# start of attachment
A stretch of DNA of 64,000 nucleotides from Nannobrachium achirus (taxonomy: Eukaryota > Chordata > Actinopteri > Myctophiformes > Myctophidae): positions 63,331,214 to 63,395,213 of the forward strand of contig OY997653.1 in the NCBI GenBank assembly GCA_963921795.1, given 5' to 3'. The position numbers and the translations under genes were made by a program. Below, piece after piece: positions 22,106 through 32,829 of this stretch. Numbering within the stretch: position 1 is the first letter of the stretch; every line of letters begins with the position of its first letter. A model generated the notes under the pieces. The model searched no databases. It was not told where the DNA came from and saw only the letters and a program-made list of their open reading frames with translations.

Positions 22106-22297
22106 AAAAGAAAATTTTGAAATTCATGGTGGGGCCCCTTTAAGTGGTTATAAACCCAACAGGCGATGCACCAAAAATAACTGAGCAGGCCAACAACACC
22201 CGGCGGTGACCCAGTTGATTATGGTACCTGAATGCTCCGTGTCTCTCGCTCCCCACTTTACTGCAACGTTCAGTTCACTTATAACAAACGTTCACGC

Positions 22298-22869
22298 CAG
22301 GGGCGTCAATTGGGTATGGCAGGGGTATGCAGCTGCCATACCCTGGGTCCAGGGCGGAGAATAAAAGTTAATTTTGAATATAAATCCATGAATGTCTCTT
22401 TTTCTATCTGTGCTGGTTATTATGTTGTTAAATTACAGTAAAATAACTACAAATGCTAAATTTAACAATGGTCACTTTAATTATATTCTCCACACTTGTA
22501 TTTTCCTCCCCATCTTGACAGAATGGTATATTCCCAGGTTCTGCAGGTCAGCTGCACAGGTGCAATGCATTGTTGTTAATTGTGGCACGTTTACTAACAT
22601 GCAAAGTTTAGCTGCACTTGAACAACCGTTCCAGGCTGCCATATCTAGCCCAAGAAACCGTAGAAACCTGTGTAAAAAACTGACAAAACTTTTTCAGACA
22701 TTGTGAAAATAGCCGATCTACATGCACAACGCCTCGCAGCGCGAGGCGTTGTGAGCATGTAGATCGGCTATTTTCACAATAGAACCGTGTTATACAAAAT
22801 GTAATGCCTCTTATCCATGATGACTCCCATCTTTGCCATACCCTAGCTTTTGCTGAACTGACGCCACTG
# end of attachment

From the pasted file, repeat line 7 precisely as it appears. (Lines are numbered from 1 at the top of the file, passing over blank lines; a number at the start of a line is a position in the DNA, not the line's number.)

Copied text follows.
22301 GGGCGTCAATTGGGTATGGCAGGGGTATGCAGCTGCCATACCCTGGGTCCAGGGCGGAGAATAAAAGTTAATTTTGAATATAAATCCATGAATGTCTCTT